Botulinum Toxin (Botox/Dysport)

The TAC Medical Excess may apply to these services 

 

 

Policy

The TAC can fund the reasonable cost of botulinum toxin medication when required to treat a client's transport accident related injuries, and where the treatment is provided by a medical specialist trained in its use.

Transport Accident Act 1986 reference: s.3 'medical service' and s.60

Definitions

In this policy:

  • Botulinum Toxin is generally prescribed for focal spasticity and is mainly used following a neurological injury such as a spinal cord or traumatic brain injury. Botulinum toxin temporarily paralyses the injected muscles and prevents/reduces contractures, reducing the need for treatment such as surgery. It can also be used to increase function, eg. to make walking safer or to stop incontinence. Two common brands are Botox and Dysport.
  • Focal spasticity is a form of spasticity that affects a smaller part of the body, such as a hand or an extremity, and may also include areas such as the bladder (detrusor muscle) following traumatic brain injury or spinal cord injury. Generalised spasticity affects greater areas of the body.

Guidelines

What can the TAC fund?

The TAC can fund the reasonable cost of botulinum toxin ampoules when required to prevent or treat contractures due to focal spasticity within the first 18 months post-accident and where it is provided by the treating specialist. Where botulinum toxin is required for other indications, refer to 'When is prior written approval required?'

Who may request botulinum toxin treatment?

Botulinum toxin injections must be requested by a medical specialist trained in its use.

When is prior written approval required?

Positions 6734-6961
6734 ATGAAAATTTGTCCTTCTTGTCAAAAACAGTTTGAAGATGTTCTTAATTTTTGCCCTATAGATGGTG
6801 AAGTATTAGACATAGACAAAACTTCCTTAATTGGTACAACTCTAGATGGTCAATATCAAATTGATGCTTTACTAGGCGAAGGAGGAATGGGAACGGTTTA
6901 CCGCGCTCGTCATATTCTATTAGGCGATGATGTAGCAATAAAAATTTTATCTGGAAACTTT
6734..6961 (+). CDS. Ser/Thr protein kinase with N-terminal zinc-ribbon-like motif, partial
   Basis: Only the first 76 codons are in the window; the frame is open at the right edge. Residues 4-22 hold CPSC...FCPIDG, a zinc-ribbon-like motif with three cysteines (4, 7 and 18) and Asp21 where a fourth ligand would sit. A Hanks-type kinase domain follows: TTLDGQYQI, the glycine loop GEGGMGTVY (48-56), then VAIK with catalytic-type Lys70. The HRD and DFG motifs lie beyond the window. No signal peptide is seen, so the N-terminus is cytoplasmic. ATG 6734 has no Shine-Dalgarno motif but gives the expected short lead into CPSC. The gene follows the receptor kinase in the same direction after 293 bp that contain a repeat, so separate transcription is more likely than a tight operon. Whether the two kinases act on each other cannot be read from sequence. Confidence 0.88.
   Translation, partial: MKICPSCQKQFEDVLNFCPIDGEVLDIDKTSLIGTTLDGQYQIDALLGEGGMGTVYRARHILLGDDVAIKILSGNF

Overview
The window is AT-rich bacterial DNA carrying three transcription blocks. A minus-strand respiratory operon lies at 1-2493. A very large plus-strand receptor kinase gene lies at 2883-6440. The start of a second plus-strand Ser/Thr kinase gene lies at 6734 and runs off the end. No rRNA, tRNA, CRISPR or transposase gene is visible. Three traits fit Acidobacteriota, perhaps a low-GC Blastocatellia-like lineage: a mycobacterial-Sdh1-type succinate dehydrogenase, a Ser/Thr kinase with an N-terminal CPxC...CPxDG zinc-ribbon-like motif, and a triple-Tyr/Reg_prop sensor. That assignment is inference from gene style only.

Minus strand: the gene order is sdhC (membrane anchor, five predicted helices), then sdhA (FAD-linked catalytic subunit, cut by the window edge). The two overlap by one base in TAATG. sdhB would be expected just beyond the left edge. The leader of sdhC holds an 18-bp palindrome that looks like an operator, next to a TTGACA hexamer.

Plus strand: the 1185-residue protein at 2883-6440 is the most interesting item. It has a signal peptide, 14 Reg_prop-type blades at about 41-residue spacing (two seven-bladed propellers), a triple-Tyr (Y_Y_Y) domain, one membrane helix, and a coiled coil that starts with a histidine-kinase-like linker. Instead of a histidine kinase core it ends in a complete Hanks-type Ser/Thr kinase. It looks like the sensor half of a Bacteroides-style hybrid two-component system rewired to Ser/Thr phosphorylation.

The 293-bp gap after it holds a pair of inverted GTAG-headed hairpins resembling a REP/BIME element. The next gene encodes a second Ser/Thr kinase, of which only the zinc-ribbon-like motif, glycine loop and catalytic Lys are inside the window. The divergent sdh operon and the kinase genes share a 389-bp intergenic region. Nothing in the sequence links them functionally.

Prior written approval from the TAC must be obtained in the following situations:

  • where botulinum toxin injections for contracture control are to be given more than 18 months post-accident
  • where the indication for treatment is not contracture control/ prevention, ie. the injection is not urgent or within the first 18 months post-accident
  • for repeat injections (same muscle group) within an 8 week period in the first 18 months post-accident
  • where more than 400 units of Botox (4 units/kg or 200 units in children) or 1,000 units of Dysport is required within the first 18 months post-accident
  • where botulinum toxin is to be used to treat bladder instability.

What information does the TAC require to consider funding botulinum toxin when prior approval is necessary?

Information is needed from both the treating specialist and the treating physiotherapist collectively. For treatment of the hand, a hand therapist may be involved. The following information is required to evaluate clinical justification:

Treating Specialist

  • diagnosis and relation to transport accident injuries
  • results of urodynamics or gait analysis where applicable
  • name of muscle/s to be injected
  • effect of previous therapy interventions, eg. positioning, casting and orthoses
  • effect of previous botulinum toxin injections (noting muscles injected and dose)
  • dose of botulinum toxin required and frequency
  • expected future botulinum toxin injections
  • Medical Benefits Schedule (MBS) item number to be used

Physiotherapist/Hand Therapist

  • expected functional gains to be achieved
  • standardised objective outcome measures to be used to measure spasticity, eg. tardieu scores, and functional activity, eg. 10 metre walk speed, pre and post
  • intervention, ie. botulinum toxin plus therapy
  • request for post-injection management, eg. physiotherapy, casting and orthoses.

Will the TAC pay for needles separately?

The TAC will only consider payment for the stimulator needles required when the treatment is performed in the medical practitioner's private rooms.

How will the TAC fund injections provided by a public hospital?

Where treatment is administered to an in-patient in a public hospital, the Casemix payment covers the cost of all services including the botulinum toxin and stimulator needles.